Themes and Meanings

Download PDF Print Page Citation Share Link

Last Updated on May 5, 2015, by eNotes Editorial. Word Count: 451

The key to understanding “The Pagan Rabbi” lies in a quotation from an early rabbi that precedes the story. Loosely paraphrased, it warns of the danger in trying to combine one’s studies, presumably religious in content, with an appreciation of nature. Rabbi Isaac Kornfeld suffered precisely this fate, and could...

(The entire section contains 1272 words.)

Unlock This Study Guide Now

Start your 48-hour free trial to unlock this The Pagan Rabbi study guide. You'll get access to all of the The Pagan Rabbi content, as well as access to more than 30,000 additional guides and more than 350,000 Homework Help questions answered by our experts.

  • Summary
  • Themes
  • Characters
  • Critical Essays
  • Analysis
  • Teaching Guide
Start your 48-Hour Free Trial

The key to understanding “The Pagan Rabbi” lies in a quotation from an early rabbi that precedes the story. Loosely paraphrased, it warns of the danger in trying to combine one’s studies, presumably religious in content, with an appreciation of nature. Rabbi Isaac Kornfeld suffered precisely this fate, and could not live with the consequences. The rabbi’s fall from grace may be viewed as a tragedy in the classical sense of the word: A brilliant Talmudic scholar, in the prime of life and at the top of his field, destroys himself through his own flawed character. Cynthia Ozick undercuts what otherwise would be a somber story through the ludicrous events that led up to Kornfeld’s demise. His desperate obsession with picnics and his belief that he had sex with a dryad stand out in particular. In this sense, Ozick’s tale may be said to be tragicomic. The message is not that one should avoid nature, and the author is certainly not condemning Orthodox Judaism. She is pointing out the risky nature of trying to serve two masters, attempting to reconcile polar opposites. In Isaac’s case, it was nature and his religion. The consequence of the rabbi’s plight was a split consciousness, one that pitted his romantic yearnings against tradition.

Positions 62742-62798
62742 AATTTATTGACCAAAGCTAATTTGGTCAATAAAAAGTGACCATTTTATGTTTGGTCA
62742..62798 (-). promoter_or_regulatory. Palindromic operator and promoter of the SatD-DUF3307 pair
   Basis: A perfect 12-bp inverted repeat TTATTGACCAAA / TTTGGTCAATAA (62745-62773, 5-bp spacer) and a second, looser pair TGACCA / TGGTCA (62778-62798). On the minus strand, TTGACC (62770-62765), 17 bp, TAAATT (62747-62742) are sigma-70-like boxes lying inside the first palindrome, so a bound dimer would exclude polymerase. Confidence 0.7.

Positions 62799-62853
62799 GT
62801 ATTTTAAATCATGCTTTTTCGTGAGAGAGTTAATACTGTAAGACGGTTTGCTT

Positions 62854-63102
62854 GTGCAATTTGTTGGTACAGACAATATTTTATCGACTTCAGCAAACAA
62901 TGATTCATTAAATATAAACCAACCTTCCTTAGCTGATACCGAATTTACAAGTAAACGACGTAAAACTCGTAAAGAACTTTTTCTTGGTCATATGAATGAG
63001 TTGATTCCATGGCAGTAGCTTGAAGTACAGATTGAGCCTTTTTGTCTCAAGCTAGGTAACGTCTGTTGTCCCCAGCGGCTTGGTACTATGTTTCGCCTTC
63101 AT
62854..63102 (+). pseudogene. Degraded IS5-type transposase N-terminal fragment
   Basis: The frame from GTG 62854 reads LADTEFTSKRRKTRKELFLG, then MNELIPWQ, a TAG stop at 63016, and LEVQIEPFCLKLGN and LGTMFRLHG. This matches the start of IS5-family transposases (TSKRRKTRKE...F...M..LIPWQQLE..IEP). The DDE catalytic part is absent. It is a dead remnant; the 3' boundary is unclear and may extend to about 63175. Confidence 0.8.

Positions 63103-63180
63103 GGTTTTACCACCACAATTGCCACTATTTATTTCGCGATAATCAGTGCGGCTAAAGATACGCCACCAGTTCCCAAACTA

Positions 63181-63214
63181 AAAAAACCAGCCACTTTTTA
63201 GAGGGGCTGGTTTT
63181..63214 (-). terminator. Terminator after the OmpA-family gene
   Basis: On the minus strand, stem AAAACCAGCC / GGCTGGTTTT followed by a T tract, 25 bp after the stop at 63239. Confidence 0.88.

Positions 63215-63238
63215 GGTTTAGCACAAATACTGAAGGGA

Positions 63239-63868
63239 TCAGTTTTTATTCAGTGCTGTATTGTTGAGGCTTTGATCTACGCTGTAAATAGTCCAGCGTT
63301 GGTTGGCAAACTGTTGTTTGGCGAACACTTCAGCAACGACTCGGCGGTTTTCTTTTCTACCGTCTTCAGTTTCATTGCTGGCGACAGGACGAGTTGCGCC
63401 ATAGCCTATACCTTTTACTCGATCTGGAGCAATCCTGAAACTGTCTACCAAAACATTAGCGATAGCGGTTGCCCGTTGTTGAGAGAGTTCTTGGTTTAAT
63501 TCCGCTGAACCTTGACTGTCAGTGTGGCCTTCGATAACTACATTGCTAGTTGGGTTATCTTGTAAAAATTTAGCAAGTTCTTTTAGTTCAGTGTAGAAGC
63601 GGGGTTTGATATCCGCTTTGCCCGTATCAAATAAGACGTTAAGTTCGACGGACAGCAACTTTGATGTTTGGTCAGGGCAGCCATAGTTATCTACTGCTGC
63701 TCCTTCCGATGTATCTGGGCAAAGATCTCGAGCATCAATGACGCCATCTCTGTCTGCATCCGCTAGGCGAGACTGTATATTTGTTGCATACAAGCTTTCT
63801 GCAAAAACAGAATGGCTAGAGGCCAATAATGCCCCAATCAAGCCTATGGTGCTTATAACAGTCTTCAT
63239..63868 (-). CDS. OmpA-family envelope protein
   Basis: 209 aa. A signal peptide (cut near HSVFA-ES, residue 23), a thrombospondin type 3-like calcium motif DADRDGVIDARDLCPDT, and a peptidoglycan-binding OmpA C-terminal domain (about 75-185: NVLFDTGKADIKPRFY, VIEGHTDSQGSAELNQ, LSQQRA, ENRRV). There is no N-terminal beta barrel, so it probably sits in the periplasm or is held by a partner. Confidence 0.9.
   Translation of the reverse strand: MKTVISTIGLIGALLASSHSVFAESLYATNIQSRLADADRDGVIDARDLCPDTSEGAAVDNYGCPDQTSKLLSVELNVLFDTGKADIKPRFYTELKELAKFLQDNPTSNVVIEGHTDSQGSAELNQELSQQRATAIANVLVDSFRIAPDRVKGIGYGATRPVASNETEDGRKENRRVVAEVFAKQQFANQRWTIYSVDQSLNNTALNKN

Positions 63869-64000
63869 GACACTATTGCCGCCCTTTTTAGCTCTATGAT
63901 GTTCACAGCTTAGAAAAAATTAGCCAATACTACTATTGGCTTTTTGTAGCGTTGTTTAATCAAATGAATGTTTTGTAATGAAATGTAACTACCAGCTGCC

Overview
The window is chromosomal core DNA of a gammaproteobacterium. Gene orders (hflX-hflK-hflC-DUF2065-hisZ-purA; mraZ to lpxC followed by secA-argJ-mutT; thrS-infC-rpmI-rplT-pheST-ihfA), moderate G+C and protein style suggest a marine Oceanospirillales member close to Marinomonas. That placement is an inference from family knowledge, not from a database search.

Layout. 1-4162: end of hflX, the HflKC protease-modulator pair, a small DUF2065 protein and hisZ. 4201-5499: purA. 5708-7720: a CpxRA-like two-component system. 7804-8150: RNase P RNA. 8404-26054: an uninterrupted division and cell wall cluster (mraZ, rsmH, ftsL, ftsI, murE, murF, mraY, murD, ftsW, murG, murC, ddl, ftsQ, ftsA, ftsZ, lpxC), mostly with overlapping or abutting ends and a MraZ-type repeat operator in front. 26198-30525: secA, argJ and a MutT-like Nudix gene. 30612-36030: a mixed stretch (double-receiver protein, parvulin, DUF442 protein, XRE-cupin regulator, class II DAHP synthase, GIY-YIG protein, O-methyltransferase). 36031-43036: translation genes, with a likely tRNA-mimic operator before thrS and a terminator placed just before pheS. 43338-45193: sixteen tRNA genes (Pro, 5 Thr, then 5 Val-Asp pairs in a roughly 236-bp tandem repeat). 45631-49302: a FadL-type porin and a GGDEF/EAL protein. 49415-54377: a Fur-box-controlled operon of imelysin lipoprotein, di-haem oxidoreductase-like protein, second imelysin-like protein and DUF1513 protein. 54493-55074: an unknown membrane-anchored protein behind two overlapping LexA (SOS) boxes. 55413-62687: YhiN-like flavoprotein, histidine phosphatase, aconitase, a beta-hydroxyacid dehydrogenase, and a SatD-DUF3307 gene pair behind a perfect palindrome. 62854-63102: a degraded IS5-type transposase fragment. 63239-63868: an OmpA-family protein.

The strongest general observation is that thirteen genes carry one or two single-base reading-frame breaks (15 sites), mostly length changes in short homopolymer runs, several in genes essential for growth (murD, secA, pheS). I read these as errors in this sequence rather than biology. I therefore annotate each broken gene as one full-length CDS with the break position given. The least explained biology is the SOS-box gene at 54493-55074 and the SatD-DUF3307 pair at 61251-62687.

Although the rabbi’s skill at explication was unparalleled, the story also points out that his imagination was so remarkable that he could “concoct holiness out of the fine line of a serif.” Therein lay the danger in Isaac’s life: By the end of the story, his fertile imagination is no longer compatible with the intellect of the scholar. His internal division is played out at the scene of his suicide, in which Ozick makes concrete the rabbi’s moral dilemma. Isaac’s soul, the embodiment of his life of study, laments the fact that he was abandoned by his owner. Kornfeld’s romantic imagination, represented by the dreamy image of Iripomooéià, recalls the visionary works of the English poet William Blake. Isaac’s radically splintered consciousness can no longer balance the narrow confines of a rigorous intellect with the freedom necessitated by a supremely romantic imagination.

In a larger sense, Isaac’s plight can be seen to represent the timeless struggle between the constraints of tradition and the artist’s need to transcend boundaries. Isaac’s abortive attempts at writing certainly cast him in this role. His immensely imaginative mind simply could not find adequate expression in scholarship. When his imagination no longer found satisfaction in searching for textual meaning, he constructed a world of Pan and sprites in a decayed city park that reeked of excrement. Rabbi Kornfeld lost contact with reality.


Download PDF Print Page Citation Share Link

Last Updated on May 5, 2015, by eNotes Editorial. Word Count: 821

Death and Mourning